Smithy Wood was split into four by the construction of the M1 motorway in the 1960s. Nevertheless, the wood is a designated Local Wildlife Site within Sheffield’s Green Belt. Woodland historian Melvyn Jones describes the importance of the remaining woodland:
n 2012, the writer and activist Bill McKibben published a heart-stopping essay in Rolling Stone titled “Global Warming’s Terrifying New Math.” I’ve read hundreds of thousands of words about climate change over the last decade, but that essay haunts me the most.
The piece walks through a fairly straightforward bit of arithmetic that goes as follows. The scientific consensus is that human civilization cannot survive in any recognizable form a temperature increase this century more than 2 degrees Celsius (3.6 degrees Fahrenheit). Given that we’ve already warmed the earth about 0.8 degrees Celsius, that means we have 1.2 degrees left—and some of that warming is already in motion. Given the relationship between carbon emissions and global average temperatures, that means we can release about 565 gigatons of carbon into the atmosphere by mid-century. Total. That’s all we get to emit if we hope to keep inhabiting the planet in a manner that resembles current conditions.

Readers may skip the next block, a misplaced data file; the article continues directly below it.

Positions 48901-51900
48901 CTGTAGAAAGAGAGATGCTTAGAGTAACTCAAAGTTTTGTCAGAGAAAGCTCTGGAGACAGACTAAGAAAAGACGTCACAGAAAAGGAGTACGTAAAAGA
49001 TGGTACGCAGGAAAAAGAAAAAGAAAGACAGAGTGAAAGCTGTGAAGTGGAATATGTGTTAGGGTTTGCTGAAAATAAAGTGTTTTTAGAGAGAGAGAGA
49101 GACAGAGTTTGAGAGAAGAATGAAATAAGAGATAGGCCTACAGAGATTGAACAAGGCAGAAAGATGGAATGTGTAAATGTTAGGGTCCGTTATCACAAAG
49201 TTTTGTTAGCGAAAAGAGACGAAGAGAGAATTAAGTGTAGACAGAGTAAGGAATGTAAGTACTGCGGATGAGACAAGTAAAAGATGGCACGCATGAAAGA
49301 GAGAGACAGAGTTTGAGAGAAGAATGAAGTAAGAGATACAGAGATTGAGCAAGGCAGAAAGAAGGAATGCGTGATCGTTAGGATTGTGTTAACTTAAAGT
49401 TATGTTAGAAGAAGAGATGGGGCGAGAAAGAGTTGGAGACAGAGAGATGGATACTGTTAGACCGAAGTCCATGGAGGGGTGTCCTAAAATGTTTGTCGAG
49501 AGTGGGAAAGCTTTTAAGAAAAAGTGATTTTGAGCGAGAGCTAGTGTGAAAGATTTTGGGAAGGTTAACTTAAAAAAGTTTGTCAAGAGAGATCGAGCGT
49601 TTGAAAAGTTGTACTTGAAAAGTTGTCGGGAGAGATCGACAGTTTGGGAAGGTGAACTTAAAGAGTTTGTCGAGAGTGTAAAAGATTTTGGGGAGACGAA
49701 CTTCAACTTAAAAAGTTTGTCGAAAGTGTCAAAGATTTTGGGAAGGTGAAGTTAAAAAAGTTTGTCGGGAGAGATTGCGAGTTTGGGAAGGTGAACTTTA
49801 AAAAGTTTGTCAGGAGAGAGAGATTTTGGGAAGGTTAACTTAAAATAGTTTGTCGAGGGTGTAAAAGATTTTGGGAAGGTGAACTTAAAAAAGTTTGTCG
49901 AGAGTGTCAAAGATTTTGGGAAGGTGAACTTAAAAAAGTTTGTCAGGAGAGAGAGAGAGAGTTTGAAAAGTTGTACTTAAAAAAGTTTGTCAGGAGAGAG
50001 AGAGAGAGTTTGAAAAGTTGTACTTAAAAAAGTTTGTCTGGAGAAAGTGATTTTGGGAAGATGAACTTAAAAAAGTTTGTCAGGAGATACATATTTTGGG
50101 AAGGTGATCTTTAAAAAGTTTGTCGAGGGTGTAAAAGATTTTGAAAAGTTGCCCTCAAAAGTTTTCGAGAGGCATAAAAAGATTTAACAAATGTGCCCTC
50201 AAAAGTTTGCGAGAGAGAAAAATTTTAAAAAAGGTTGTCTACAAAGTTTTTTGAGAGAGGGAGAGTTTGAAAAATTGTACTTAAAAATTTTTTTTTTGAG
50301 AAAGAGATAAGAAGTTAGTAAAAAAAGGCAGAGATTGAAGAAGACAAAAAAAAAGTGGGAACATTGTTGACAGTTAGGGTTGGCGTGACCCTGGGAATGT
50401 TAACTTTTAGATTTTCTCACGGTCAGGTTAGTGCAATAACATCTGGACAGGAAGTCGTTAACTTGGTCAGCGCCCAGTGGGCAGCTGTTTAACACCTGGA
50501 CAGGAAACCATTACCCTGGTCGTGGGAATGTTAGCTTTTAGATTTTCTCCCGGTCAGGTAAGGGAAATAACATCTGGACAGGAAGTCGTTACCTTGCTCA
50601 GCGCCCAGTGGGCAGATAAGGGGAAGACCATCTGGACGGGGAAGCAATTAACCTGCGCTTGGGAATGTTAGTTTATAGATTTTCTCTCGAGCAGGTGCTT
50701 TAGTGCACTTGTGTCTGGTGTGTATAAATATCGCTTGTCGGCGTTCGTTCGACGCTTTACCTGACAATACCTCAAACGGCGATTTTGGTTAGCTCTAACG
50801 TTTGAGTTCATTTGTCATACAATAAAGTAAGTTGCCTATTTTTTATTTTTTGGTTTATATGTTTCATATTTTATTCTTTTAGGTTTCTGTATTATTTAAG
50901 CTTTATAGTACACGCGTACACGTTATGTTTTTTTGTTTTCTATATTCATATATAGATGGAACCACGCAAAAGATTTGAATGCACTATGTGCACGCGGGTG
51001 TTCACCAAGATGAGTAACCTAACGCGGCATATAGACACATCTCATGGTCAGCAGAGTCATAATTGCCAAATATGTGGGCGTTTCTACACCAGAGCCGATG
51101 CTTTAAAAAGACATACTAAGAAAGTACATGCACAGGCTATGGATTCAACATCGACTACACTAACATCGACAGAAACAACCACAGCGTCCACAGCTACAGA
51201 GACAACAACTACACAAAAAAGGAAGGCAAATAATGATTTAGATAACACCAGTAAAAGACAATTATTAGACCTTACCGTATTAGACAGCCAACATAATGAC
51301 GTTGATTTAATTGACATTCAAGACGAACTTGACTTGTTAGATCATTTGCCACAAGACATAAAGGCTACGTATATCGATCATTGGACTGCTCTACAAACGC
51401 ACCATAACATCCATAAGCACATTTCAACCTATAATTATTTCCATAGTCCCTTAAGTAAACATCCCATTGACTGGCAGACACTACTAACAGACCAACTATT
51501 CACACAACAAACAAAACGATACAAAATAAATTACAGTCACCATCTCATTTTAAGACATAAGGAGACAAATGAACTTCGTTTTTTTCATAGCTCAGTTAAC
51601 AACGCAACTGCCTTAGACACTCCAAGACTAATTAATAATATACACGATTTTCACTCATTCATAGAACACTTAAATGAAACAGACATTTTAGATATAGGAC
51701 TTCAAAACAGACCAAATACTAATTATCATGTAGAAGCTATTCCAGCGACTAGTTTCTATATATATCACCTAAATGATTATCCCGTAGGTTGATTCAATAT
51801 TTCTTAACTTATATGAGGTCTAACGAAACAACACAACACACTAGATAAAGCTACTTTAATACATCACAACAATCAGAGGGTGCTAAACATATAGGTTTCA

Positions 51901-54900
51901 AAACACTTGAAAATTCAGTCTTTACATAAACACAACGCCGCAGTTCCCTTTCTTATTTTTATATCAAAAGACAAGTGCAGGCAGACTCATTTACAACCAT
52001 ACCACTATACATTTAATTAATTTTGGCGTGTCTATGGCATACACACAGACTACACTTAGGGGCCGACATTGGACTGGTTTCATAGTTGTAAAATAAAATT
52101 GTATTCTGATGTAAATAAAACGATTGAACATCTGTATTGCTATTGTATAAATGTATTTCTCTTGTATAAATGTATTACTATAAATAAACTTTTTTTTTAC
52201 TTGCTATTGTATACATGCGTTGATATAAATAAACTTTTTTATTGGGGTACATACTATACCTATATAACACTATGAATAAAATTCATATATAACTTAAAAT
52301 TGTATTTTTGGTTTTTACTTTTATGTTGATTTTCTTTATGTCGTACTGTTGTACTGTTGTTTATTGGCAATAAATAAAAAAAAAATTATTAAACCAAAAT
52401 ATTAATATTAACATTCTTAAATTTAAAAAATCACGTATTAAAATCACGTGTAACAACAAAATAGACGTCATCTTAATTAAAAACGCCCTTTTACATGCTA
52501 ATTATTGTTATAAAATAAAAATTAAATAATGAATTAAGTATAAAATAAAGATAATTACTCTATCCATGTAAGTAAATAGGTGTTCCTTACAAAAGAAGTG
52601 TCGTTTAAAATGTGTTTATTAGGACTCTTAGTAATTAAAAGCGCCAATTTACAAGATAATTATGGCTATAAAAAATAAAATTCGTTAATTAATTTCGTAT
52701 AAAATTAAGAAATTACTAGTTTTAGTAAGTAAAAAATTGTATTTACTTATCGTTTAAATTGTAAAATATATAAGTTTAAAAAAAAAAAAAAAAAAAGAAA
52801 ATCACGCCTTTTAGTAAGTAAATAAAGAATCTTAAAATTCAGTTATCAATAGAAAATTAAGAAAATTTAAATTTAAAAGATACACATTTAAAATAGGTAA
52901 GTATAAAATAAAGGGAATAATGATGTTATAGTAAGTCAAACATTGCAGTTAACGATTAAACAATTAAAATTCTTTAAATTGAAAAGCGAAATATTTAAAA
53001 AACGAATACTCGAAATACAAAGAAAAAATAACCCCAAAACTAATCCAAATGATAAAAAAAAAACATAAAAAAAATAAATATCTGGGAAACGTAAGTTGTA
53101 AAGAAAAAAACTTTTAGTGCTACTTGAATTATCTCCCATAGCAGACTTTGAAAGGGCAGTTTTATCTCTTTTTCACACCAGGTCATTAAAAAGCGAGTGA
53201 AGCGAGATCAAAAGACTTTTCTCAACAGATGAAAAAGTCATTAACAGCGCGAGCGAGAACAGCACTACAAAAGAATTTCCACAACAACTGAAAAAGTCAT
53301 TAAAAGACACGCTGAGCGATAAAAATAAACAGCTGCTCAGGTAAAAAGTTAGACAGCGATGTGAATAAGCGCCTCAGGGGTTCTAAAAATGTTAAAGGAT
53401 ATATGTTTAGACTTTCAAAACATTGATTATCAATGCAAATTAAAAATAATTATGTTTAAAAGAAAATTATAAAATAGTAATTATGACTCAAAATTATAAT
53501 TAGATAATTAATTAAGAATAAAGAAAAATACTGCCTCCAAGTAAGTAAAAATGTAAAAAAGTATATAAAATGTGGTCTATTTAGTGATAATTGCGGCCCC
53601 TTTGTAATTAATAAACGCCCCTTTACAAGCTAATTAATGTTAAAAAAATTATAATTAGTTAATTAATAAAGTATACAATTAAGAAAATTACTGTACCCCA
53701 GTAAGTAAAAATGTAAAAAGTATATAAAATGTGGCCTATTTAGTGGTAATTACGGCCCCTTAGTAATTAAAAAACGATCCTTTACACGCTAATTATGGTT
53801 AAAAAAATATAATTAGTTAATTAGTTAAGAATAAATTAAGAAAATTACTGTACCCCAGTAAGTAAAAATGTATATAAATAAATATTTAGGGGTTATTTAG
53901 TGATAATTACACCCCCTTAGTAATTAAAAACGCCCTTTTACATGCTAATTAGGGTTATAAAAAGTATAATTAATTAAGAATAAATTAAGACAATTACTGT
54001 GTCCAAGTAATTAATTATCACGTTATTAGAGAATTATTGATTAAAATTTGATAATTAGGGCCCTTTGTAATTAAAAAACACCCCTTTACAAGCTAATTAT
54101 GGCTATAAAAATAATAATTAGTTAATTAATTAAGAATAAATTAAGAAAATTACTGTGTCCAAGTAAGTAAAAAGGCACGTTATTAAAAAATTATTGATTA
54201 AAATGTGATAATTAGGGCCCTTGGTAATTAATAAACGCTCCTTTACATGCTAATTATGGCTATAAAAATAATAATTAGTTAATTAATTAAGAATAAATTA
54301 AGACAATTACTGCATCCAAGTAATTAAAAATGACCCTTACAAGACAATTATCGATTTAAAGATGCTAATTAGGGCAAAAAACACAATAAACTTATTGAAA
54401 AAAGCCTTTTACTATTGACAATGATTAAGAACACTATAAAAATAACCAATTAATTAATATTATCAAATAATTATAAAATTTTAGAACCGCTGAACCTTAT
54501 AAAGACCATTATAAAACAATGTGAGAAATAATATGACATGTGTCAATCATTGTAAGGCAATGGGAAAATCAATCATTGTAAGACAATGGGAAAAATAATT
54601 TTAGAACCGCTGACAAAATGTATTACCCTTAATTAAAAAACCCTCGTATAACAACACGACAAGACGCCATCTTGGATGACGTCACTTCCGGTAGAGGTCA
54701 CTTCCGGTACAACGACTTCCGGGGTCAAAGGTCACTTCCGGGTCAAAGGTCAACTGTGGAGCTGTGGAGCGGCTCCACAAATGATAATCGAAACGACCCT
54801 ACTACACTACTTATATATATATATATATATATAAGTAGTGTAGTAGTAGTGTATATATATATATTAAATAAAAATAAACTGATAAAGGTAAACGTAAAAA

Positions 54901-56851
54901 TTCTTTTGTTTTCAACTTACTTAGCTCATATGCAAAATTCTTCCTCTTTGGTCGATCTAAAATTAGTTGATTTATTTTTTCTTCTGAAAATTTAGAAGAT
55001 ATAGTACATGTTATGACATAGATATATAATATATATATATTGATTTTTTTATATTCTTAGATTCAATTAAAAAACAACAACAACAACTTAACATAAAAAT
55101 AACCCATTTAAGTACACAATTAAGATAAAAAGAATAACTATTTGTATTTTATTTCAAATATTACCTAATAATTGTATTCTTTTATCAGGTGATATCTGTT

Now here’s the terrifying part. The Carbon Tracker Initiative, a consortium of financial analysts and environmentalists, set out to tally the amount of carbon contained in the proven fossil fuel reserves of the world’s energy companies and major fossil fuel–producing countries. That is, the total amount of carbon we know is in the ground that we can, with present technology, extract, burn and put into the atmosphere. The number that the Carbon Tracker Initiative came up with is… 2,795 gigatons. Which means the total amount of known, proven extractable fossil fuel in the ground at this very moment is almost five times the amount we can safely burn.